UP Lokayukta case: When remedy was worse than malady

Several decisions and directions of the Supreme Court passed in recent months are baffling as these are without any mandate of the Constitution. The appointment of former high court judge Justice Virendra Singh (Yadav) as the Lokayukta of Uttar Pradesh at the direction of the apex court took the judicial activism to a new high setting a dangerous precedent.

However, the miscarriage of justice was averted after the protest lodged by Chief Justice D Y Chandrachud of Allahabad High Court that the chief minister had assured him on withdrawing the name of Singh but his name was included in the panel sent to the SC. It led to the filing of a PIL and the apex court held an emergency hearing on December 19 and restrained the UP government from going ahead with the swearing in of Singh.
Initially, the Court became a pawn into the hands of the state government, and appointed the man against whom the chief justice of the high court had serious objections. The state government wanted to appoint Singh but could not do so because of the opposition of the top judge. Six meetings of the committee took place and the chief justice was kept out. The state government also got the statute amended and got the chief justice removed from the committee but the governor’s assent is awaited.

The stalemate continued and the directions of the apex court were consistently flouted. The legal course for the court was to punish the guilty for contempt. Instead, it adopted an outlandish method and appointed Singh on its own but was forced to recant subsequently. The court should severely punish those guilty of misleading it that there was unanimity on the name of Singh.

The court invoked its power under Article 142 of the Constitution which confers upon it the power to do “complete justice”. The constitutional rationale trotted out by the court for the extraordinary step taken by it is the failure of the constitutional functionaries - the chief minister, the leader of the Opposition and the chief justice of the Allahabad HC, who comprise the committee that selects the Lokayukta, to comply with its orders.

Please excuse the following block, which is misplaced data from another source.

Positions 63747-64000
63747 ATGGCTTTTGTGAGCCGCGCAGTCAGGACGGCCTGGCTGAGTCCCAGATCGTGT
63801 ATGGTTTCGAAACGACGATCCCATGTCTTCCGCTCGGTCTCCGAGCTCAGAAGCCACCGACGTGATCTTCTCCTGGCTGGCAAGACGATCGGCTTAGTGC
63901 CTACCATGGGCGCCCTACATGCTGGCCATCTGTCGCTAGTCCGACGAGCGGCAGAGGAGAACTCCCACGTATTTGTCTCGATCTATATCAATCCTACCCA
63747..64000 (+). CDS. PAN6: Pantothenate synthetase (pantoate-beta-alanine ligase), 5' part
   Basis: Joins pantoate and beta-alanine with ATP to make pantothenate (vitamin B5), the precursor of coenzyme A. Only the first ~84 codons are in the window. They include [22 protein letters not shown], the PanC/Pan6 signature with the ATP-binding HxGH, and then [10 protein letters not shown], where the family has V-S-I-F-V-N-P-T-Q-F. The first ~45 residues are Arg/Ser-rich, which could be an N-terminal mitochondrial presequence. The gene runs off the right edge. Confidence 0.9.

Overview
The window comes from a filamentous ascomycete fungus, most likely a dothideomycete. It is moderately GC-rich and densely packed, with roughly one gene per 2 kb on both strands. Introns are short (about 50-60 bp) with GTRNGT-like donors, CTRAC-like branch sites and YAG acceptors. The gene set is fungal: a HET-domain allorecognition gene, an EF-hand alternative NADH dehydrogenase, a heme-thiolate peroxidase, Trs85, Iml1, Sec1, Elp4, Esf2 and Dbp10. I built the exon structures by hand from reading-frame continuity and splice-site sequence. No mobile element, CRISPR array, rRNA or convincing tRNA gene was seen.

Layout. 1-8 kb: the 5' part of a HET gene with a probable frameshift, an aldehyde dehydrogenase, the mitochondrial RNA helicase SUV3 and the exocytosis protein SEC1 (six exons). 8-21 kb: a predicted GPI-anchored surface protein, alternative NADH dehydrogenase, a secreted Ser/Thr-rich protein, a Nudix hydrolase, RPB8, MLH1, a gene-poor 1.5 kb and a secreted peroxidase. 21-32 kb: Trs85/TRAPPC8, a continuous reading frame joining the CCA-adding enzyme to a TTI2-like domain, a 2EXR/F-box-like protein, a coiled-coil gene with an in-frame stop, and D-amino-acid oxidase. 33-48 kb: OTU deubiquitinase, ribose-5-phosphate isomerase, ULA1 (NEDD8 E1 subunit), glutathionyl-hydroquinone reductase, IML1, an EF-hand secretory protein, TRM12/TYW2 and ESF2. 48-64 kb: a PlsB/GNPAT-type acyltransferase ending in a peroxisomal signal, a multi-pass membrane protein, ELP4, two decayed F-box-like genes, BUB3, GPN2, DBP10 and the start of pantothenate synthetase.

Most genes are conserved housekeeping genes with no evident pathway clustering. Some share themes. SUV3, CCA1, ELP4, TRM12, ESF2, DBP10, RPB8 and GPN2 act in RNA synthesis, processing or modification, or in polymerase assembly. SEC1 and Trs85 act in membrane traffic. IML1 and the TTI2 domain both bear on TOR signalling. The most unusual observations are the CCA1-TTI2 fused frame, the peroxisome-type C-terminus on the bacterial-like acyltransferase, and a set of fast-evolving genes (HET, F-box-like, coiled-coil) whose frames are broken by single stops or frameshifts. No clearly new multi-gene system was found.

However, the invocation of Article 142 for appointing Lokayukta which falls within the exclusive domain of the executive raises serious constitutional questions. The power bequeathed under Article 142 is unique, given to the apex court as a matter of safety valve so that if need be it can give extraordinary relief not even prayed for in some rare cases. For the first three decades, it was invoked in cases few and far between. However, subsequently, its liberal interpretation by the court has spawned fierce controversy with respect to the power conferred by it.

Complete justice
Article 142(1) reads: “The Supreme Court in the exercise of its jurisdiction may pass any decree or make such order as is necessary for doing complete justice in any cause or matter pending before it…” The words “in the exercise of its jurisdiction” make it abundantly clear that the power given under this article does not confer any extra jurisdiction.

However, the interpretation of Article 142 has been inconsistent and mercurial. As far back as in 1954, Justice Vivian Bose, in Virendra Singh v State of UP, interpreted the constitutional provision in these eloquent words: “We have upon us the whole armour of the Constitution and walk henceforth in its enlightened ways, wearing the breast plate of its protecting provisions and flashing the flaming sword of its inspiration.” In K M Nanavati v State of Bombay (1961), the SC held that Article 142 contains no words of limitation.
However, in Prem Chand Garg v Excise Commissioner (1963), a constitution bench of the court made it abundantly clear that it cannot pass an order inconsistent with the express provision of any statute. A larger bench of seven judges in A R Antulay v R S Nayak (1988) endorsed the position that substantive law cannot be superseded.

But in Delhi Judicial Service v State of Gujarat (1991), the SC ruled that its powers are not fettered by provisions of statutory laws. In Union Carbide Corporation v Union of India (1991), the SC took recourse to this article for upholding the settlement between the Union of India and the UCC which, among others, terminated all civil and criminal proceedings pending before any court.

Nevertheless, the court again realised its limitations that it cannot gloss over an express provision of law in Supreme Court Bar Association v Union of India (1998) when it held that it could not suspend the license of a lawyer while punishing him for the contempt of court as this power was specifically vested in the Bar Council.

Again, in Laxmidas Morarji (Dead) by LRS v Behrose Darab Madan (2009), the court made it clear that the constitutional power conferred upon it under Article 142 of the Constitution has to be used sparingly though the same is not restricted by any of the statutory enactments. The court clarified that acting under Article 142, it cannot pass an order or grant relief, which is totally inconsistent or goes against the substantive or statutory enactments pertaining to the case.

The SC has itself held the separation of powers to be a basic feature of the Constitution. But there are cases of overreach by the court. Justice Frankfurter of the US Supreme Court, in Trop v Dulles (1958), observed, “All power is, in Madison’s phrase, of an encroaching nature. Judicial power is not immune against this human weakness. It also must be on guard against encroaching beyond its proper bounds, and not the less so since the only restraint upon it is self-restraint.”

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